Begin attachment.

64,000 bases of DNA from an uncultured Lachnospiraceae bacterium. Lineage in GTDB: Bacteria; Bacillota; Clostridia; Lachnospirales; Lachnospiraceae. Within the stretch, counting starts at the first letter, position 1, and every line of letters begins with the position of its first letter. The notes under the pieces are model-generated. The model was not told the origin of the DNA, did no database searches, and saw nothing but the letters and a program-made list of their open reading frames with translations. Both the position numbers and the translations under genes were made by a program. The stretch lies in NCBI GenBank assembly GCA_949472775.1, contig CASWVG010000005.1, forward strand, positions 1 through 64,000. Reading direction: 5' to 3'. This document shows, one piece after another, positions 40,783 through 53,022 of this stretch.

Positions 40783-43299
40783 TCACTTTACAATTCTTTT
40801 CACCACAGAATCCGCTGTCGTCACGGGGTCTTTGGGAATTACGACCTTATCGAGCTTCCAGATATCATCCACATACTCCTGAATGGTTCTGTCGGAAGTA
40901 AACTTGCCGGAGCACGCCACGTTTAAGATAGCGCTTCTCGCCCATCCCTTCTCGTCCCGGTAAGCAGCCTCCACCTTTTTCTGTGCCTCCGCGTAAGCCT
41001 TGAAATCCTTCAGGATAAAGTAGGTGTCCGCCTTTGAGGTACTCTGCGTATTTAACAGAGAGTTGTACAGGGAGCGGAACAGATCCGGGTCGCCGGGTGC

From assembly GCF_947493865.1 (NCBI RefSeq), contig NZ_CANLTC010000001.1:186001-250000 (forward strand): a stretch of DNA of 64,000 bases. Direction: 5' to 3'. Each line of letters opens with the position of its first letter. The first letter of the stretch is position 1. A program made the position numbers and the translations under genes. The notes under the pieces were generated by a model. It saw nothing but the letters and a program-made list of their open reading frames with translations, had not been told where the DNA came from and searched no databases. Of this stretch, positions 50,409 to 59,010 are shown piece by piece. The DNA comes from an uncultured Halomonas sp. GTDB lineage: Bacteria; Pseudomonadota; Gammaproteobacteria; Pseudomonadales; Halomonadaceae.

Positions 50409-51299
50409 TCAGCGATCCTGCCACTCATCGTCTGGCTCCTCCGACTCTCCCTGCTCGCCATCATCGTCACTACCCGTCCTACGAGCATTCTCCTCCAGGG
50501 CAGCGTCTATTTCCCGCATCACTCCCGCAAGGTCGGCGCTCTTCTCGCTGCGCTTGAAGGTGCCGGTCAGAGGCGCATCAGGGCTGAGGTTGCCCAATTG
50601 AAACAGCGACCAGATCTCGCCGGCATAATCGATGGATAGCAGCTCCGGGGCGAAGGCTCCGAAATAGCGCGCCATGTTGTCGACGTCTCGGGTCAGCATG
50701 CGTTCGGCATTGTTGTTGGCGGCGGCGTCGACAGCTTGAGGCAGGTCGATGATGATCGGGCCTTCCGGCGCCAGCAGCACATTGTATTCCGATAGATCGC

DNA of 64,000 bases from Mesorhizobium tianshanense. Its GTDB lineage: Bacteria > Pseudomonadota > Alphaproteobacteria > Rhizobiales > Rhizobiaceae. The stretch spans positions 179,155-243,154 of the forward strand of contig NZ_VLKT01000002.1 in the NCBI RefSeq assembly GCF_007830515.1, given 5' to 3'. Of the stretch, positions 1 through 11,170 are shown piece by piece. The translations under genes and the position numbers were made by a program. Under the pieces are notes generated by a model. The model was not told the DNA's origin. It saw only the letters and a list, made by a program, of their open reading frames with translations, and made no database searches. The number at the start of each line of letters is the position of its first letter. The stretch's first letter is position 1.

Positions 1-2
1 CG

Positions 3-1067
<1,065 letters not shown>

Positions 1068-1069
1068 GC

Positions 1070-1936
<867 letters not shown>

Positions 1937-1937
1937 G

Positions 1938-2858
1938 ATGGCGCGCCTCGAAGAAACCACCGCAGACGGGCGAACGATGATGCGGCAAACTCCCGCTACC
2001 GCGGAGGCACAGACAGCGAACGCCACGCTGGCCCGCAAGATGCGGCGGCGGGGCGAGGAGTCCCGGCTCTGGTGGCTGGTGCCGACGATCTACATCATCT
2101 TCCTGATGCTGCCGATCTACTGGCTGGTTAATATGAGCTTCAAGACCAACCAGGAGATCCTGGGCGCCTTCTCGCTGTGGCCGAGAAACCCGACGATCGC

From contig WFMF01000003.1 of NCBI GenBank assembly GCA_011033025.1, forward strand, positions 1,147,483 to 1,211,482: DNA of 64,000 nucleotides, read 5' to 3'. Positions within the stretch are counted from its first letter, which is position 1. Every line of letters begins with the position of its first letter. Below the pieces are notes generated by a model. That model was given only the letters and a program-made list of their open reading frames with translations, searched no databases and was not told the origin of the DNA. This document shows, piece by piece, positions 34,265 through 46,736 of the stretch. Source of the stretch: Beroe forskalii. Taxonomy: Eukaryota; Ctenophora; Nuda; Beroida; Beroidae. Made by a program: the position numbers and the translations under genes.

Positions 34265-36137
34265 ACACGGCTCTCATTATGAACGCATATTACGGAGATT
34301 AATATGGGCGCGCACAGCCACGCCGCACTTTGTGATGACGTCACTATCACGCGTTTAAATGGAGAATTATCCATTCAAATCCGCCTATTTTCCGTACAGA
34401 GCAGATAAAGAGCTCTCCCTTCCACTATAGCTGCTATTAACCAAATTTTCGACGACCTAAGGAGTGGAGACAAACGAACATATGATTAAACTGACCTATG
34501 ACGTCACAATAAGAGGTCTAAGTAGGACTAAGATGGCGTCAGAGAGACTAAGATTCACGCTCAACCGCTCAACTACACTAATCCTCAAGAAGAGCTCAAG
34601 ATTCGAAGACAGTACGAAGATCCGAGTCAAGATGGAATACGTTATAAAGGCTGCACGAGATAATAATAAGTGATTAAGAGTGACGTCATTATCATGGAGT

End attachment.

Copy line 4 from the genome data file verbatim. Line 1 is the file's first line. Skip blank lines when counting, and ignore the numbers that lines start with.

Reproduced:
40801 CACCACAGAATCCGCTGTCGTCACGGGGTCTTTGGGAATTACGACCTTATCGAGCTTCCAGATATCATCCACATACTCCTGAATGGTTCTGTCGGAAGTA